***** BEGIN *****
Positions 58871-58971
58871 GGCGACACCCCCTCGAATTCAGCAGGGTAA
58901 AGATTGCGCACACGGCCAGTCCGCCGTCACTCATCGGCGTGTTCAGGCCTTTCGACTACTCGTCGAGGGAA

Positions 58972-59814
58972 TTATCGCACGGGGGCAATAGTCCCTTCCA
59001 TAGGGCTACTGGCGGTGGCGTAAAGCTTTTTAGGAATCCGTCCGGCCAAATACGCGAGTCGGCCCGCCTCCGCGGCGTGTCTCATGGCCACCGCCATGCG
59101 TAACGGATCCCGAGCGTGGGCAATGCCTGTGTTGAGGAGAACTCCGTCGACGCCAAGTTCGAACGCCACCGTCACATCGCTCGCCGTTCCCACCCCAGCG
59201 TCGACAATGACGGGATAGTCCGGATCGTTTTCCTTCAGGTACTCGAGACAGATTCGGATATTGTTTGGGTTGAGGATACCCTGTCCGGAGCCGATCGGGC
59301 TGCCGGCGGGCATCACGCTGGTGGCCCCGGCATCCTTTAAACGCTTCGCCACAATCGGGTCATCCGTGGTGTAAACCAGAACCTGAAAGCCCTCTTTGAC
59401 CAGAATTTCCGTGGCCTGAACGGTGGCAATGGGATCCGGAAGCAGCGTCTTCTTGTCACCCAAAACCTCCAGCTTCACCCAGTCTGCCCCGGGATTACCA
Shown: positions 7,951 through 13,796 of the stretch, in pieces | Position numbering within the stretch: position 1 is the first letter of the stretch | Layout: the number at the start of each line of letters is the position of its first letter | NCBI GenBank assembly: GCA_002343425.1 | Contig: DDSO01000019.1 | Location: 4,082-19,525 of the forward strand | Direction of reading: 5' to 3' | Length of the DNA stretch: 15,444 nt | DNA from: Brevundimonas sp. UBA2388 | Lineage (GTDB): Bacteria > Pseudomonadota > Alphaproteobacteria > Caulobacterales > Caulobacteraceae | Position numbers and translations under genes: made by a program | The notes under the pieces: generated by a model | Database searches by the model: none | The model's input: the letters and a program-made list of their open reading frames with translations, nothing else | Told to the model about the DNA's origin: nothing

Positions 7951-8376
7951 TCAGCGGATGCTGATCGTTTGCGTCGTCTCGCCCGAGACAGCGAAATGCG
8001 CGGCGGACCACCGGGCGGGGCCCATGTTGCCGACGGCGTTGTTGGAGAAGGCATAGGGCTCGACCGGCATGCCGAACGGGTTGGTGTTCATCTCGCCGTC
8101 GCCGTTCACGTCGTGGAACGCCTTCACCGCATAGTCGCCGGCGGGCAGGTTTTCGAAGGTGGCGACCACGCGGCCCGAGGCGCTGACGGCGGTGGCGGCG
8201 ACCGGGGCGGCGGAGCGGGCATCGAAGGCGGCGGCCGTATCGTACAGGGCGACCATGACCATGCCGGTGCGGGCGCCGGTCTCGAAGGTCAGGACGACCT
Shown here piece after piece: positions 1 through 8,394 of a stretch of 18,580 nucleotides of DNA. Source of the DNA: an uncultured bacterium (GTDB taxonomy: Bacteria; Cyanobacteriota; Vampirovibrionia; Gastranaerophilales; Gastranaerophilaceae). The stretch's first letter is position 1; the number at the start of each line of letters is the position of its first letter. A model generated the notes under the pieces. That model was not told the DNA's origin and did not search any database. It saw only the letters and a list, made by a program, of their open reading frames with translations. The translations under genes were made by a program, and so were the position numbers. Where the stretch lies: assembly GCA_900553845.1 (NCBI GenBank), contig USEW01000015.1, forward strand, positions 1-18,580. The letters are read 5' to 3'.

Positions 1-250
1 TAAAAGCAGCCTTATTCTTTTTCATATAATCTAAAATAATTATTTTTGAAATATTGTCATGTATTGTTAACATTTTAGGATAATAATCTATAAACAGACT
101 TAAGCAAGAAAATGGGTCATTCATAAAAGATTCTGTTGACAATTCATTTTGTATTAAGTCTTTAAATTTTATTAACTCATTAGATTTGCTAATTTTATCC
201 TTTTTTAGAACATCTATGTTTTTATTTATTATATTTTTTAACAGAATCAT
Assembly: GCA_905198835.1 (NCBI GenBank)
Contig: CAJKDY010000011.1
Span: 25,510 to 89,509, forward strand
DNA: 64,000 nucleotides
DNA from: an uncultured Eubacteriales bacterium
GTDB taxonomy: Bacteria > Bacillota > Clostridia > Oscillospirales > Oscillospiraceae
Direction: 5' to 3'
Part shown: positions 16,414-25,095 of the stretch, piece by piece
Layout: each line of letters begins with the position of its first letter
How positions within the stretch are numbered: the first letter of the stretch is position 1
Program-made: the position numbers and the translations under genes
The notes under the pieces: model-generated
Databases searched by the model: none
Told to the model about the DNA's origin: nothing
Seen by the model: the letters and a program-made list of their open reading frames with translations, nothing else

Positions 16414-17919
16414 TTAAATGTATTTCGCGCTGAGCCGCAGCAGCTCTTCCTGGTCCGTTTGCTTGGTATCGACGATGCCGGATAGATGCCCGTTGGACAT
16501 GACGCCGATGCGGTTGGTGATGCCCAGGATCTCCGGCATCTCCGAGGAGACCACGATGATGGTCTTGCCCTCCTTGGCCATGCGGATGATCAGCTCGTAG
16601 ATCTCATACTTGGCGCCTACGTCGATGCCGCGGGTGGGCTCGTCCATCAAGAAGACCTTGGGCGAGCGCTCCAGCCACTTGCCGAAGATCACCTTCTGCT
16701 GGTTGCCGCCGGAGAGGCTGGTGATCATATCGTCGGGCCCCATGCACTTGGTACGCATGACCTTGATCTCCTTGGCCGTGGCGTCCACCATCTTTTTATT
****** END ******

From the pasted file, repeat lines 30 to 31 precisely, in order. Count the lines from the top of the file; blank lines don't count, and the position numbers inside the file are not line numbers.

Layout: each line of letters begins with the position of its first letter
How positions within the stretch are numbered: the first letter of the stretch is position 1